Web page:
- Animals: poultry
- Animal Production: housing, grazing - multispecies, grazing - rotational
PROJECT DESCRIPTION AND RESULTS
I did a project last year. The name of it was “Grazing Goats.” I raised my 4-H goats by using the movable-pen grazing method. I used cattle panels to make a pen and then every 3-4 days I would move it to new grass for them to graze.
After doing this – I thought maybe I could do something like this with my chickens.
Goal #1 – Raise healthy poultry
Goal #2 – Find a cheaper way to feed my chickens
Goal #3 – Give the chickens more “open-range” to move
Goal #4 – Create a “haven” for my chickens
The first thing I did was prepare a space in our backyard (pasture) to put my poultry. I built a “house” for them to live in and used poultry netting to make a pen. I enclosed the pen, except for one little opening where the birds could go out and in. This enabled them to eat the grain and food that I gave them, but it also allowed them to go out and find food on their own.
I thought this would save me quite a bit of money by not having to feed them all the time. I always had feed and water there for backup – but most of the time they would go out in the pasture and eat.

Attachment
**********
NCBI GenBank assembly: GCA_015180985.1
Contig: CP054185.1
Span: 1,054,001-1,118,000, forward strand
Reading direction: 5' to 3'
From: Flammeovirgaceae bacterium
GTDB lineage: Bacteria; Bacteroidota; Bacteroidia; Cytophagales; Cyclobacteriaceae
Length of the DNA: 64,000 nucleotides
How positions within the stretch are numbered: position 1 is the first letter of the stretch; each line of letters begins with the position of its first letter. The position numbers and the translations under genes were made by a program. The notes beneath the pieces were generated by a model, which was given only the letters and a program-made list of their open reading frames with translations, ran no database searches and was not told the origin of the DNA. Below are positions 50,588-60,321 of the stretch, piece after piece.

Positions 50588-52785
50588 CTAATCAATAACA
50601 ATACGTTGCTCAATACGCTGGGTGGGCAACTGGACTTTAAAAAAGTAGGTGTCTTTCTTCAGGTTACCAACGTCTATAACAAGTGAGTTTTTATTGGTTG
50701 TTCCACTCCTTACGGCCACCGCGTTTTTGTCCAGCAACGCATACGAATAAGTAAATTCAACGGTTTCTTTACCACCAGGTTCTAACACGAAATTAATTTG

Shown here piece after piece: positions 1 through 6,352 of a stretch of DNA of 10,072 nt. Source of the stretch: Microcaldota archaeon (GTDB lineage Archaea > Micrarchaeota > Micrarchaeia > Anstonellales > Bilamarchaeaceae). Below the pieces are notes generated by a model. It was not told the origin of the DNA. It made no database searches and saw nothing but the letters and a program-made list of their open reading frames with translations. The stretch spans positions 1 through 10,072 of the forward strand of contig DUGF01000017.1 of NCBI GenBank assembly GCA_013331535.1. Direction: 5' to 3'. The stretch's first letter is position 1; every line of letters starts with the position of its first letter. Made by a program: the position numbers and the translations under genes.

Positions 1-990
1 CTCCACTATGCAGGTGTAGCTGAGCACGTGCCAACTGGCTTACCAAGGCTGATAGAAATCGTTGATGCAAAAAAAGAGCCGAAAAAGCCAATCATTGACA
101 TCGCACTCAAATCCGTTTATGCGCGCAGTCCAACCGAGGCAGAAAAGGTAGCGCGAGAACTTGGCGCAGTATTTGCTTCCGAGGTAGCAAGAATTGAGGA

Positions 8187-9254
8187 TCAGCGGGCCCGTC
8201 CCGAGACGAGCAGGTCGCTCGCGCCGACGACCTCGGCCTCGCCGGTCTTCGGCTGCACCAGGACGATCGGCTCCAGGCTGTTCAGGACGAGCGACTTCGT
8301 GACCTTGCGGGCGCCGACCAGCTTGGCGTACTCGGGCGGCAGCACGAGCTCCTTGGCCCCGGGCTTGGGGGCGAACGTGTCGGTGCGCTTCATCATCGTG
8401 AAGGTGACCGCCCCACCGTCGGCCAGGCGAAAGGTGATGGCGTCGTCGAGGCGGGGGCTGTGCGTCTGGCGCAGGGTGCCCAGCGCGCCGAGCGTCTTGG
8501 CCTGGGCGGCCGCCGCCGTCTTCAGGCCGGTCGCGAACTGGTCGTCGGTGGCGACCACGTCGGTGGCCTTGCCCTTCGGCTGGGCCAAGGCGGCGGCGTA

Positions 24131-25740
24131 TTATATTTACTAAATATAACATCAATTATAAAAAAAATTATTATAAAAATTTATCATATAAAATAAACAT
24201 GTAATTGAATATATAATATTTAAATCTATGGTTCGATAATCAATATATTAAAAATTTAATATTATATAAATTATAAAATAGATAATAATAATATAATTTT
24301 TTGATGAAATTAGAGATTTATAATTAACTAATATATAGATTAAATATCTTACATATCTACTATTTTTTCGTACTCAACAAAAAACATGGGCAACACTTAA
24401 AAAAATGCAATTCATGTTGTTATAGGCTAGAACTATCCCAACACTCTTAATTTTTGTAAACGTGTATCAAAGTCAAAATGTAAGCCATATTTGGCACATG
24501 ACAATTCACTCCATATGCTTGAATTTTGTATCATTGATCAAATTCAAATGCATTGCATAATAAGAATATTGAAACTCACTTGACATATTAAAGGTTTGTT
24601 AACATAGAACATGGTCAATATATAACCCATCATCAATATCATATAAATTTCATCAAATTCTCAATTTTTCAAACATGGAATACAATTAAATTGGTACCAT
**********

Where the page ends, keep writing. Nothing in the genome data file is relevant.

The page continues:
This approach worked really well and my chickens (and ducks) grew rapidly and were very fat.
Irene Graves – County Extension
She gave us pointers on what grains were important.
Darrin Utlecht – farmer
Helped as a chicken consultant
Craig & Sabrina Waldron – friend
Helped build the pen
Shelley, Jedd, Spens Schlicht –
Helped care for and helped build pen.
Personaell at farm store –
Helped pick out chickens.
The results were great! Our chickens did very well at the county and state fair. They were healthy, happy, and quite friendly.
I figured in the end it would be a more economical way to raise chickens and it was! We saved a lot of money on feed.
The only change I would make is to make more laying stations in our “house” and tell the neighbors to keep their cats and dogs home!
I learned that by putting poultry out to pasture, we can use more of our natural resources. The chickens would eat the plants and things in the pasture that the horses, goats, and sheep didn’t want. They also spread “fertilizer” all over the pasture by walking around.
I did not actually raise the chickens for profit. I used them for 4H and pets. If I had been raising them for profit, I think I would have made some because it didn’t cost that much to feed them and they really grew big so I could have sold them for money.
I think this project also helped with social responsibility. It taught me how to take care of my animals and make sure they were not bothering other people.